The subantarctic islands lie in a vast belt of waves and wind that encircle the mid- latitudes of the southern hemisphere. The region has acquired dramatic names—the ‘screaming sixties’, the ‘furious fifties’, the ‘roaring forties’— because of the temperature difference of several degrees over a relatively narrow band of latitude. Disentangling the mechanisms of past change and the role of westerly airflow, however, has proved difficult due to the dearth of published records. By analysing peat, lake and ocean sediments back through time it’s possible to reconstruct past environmental, climate and human change. The subantarctic islands offer the chance to resolve questions on what drives global climate change.
From the rear deck of the expedition vessel we cored the subantarctic ocean floor sediments to reconstruct environmental changes over the past 10,000 years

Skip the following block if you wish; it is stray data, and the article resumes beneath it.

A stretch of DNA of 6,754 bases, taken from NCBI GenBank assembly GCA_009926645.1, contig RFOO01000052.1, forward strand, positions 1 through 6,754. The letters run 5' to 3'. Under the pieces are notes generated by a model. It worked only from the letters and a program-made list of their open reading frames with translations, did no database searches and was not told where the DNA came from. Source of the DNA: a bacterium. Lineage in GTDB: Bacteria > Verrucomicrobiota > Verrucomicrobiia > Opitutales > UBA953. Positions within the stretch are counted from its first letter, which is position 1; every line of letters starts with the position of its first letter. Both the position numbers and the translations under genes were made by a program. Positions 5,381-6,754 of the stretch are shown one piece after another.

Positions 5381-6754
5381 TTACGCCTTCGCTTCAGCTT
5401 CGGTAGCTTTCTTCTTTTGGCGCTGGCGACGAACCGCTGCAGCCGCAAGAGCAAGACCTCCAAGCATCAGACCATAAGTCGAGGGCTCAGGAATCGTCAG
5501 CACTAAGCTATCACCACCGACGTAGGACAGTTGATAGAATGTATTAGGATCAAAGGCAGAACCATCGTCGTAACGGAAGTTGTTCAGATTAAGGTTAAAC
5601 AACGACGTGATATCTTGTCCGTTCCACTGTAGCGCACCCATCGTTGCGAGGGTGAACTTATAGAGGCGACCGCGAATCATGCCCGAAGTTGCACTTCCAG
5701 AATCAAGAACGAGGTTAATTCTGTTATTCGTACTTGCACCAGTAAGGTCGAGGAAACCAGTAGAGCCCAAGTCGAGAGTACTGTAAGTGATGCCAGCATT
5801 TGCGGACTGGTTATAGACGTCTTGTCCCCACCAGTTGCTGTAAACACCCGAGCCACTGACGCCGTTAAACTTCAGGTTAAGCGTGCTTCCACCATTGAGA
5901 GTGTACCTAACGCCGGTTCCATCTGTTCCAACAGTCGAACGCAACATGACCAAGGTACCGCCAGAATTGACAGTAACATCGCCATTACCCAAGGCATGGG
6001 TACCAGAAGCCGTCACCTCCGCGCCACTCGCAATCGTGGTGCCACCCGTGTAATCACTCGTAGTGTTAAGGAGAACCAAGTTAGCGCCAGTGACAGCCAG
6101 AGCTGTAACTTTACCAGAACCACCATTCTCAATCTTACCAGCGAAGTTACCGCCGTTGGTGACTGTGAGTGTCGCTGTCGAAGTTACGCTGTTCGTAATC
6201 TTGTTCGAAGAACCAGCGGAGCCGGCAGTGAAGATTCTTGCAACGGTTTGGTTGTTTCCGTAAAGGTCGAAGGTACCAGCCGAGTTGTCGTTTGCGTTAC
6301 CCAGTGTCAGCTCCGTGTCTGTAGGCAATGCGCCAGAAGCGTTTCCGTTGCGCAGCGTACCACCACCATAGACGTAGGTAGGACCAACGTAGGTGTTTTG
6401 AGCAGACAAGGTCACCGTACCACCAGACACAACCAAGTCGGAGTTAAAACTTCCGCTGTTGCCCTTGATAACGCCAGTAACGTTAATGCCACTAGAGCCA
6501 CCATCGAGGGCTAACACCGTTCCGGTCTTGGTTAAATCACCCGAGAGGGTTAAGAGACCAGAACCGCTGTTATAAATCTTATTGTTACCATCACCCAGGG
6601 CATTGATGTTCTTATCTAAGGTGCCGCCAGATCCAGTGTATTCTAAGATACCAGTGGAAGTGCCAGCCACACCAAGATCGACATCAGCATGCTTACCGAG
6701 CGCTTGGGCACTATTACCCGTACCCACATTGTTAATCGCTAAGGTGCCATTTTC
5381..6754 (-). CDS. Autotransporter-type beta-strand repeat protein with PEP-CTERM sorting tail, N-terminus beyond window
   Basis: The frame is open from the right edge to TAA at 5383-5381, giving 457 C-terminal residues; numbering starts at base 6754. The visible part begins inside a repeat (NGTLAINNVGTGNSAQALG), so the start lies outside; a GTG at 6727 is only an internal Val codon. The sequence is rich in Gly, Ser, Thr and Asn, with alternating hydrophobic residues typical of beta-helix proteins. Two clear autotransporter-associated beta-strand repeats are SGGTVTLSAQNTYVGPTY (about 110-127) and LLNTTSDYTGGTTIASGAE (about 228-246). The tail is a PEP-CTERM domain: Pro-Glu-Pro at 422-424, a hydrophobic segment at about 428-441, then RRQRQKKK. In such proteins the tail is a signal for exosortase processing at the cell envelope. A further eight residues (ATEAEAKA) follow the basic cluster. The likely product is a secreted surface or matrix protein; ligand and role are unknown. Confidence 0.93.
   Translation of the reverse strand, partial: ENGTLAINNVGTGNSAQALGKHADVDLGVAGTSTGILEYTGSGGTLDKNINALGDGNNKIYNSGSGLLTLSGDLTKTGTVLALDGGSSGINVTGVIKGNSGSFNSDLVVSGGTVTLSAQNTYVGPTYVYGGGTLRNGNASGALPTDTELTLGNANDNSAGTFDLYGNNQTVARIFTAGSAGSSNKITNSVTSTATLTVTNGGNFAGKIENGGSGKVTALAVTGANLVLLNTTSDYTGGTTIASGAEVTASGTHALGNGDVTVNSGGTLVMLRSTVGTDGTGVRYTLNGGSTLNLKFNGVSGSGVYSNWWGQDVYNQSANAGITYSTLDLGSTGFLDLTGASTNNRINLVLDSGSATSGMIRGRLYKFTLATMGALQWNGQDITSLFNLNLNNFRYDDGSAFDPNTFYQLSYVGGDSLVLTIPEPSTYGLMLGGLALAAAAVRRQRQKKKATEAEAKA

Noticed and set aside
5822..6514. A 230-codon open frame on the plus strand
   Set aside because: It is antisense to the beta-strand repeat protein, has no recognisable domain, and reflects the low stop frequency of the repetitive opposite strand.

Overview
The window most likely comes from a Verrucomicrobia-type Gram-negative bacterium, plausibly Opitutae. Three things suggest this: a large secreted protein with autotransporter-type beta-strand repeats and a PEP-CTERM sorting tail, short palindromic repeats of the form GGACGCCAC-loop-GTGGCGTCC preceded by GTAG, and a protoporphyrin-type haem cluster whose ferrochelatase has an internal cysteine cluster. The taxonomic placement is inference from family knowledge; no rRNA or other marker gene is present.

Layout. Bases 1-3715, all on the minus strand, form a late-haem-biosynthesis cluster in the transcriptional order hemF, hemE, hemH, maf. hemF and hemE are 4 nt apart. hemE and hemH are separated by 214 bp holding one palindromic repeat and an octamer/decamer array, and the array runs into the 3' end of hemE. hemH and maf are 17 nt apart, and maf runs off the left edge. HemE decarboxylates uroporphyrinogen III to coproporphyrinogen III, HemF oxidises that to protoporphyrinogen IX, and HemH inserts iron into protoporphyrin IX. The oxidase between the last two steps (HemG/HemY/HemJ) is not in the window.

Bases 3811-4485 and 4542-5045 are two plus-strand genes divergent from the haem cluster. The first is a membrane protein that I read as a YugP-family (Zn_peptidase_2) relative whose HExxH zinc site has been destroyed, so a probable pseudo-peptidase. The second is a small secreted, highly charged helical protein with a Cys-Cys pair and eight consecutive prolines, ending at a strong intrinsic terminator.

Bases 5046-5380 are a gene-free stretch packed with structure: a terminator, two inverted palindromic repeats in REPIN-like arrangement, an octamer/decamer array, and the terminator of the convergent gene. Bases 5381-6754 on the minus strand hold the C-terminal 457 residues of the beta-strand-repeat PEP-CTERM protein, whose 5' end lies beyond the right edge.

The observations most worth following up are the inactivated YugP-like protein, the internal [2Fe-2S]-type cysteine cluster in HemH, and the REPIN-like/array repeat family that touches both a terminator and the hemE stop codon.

Using the past to reconstruct climate and vegetation changes
The research program
Testing the impact of large herbivore extinction remains a major challenge. Here we use a peat core from subantarctic Enderby Island to investigate how dung fungi alongside pollen can be used to reconstruct the impact of mammals on vegetation.Download
On the subantarctic islands, peat exposures show Dracophyllum once grew above present day tree line. Here we find there was a major collapse in the altitudinal limit of growth between approximately 2000 and 1000 years ago suggesting westerly winds were stronger at this time.Download